Facebook Legal Dept. enforces use of domains containing the word “Facebook”

by mikeoneil on July 16, 2009 · 7 comments

in LinkedIn,Networking

Share like a Rockstar!

Facebook’s long and powerful legal arm has found something that they don’t like – anyone that has and/or uses a domain name that contains the word “Facebook”. We received such a notice over the use of mikeonfacebook.com. LinkedIn has come down hard on this sort of practice as well, although there are many blatant violations out there. Is the domain LinkedIntelligence.com, operated by our good friend Scott Allen, a violation? It has “LinkedIn” in it after all.

Twitter takes a different view and actually encourages the 3rd party actions. Type Twitter and any word, add a .com or .net to it and you are sure to find a web site promoting Twitter. This explains much of the BUZZ about Twitter.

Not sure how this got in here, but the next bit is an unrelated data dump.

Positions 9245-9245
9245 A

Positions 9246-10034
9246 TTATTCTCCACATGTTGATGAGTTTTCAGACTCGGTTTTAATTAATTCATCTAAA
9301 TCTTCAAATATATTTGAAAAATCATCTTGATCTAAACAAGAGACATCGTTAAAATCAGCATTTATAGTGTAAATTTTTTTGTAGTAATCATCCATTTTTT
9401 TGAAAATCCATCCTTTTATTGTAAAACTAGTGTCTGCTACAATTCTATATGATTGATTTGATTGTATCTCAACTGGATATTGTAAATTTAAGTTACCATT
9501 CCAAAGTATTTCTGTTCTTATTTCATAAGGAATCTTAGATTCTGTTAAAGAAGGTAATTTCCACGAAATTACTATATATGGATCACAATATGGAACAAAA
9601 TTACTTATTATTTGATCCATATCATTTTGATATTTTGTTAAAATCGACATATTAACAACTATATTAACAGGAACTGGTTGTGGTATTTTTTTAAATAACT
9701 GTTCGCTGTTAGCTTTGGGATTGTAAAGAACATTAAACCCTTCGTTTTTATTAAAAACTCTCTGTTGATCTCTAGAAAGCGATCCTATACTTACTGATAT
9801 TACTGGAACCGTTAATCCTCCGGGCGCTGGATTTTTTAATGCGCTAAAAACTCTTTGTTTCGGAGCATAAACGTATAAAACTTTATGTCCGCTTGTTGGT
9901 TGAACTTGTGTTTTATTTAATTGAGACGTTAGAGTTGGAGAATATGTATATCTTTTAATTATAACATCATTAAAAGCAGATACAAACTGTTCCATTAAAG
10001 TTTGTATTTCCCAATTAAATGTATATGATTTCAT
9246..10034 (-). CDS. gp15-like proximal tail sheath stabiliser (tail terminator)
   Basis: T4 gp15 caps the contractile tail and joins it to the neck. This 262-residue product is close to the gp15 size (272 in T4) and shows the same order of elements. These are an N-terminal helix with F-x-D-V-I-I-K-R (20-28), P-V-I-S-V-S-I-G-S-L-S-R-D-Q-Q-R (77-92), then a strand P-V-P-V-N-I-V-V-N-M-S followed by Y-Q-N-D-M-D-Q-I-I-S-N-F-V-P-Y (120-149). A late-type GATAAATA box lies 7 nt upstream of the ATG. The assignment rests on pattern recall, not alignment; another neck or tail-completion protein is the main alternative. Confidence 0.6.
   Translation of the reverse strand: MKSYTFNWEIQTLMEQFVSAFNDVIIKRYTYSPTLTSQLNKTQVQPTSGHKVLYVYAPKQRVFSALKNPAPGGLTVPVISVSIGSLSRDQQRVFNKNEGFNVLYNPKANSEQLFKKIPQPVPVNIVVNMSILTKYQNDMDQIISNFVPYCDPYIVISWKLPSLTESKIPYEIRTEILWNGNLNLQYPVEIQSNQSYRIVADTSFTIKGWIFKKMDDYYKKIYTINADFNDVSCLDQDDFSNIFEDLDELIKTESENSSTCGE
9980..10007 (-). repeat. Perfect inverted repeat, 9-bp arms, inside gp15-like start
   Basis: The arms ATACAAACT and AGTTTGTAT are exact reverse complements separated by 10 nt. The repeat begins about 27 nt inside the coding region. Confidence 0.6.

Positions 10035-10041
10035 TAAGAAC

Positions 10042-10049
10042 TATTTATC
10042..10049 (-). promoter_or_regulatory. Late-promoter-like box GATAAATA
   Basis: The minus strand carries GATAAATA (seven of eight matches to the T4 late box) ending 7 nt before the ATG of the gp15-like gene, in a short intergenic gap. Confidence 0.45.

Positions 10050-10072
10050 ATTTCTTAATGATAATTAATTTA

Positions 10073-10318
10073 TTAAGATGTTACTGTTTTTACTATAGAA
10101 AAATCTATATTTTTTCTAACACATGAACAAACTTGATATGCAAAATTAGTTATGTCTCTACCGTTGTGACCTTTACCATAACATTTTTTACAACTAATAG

This is the formal notice we received from Facebook. Interesting stuff…

We are writing concerning your registration and use of the domain name mikeonfacebook.com, which contains the famous Facebook trademark.

As you undoubtedly know, Facebook is the leading online social network service. Facebook adopted the name and trademark Facebook in February 2004 and, since that time, Facebook has actively used the Facebook name and trademark in connection with its online social network service, including maintaining the web site www.Facebook.com. The term Facebook is one of the most famous trademarks on the Internet. Facebook owns exclusive trademark rights to the Facebook name in the United States and internationally, including related common law rights. Accordingly, Facebook enjoys broad trademark rights in its name.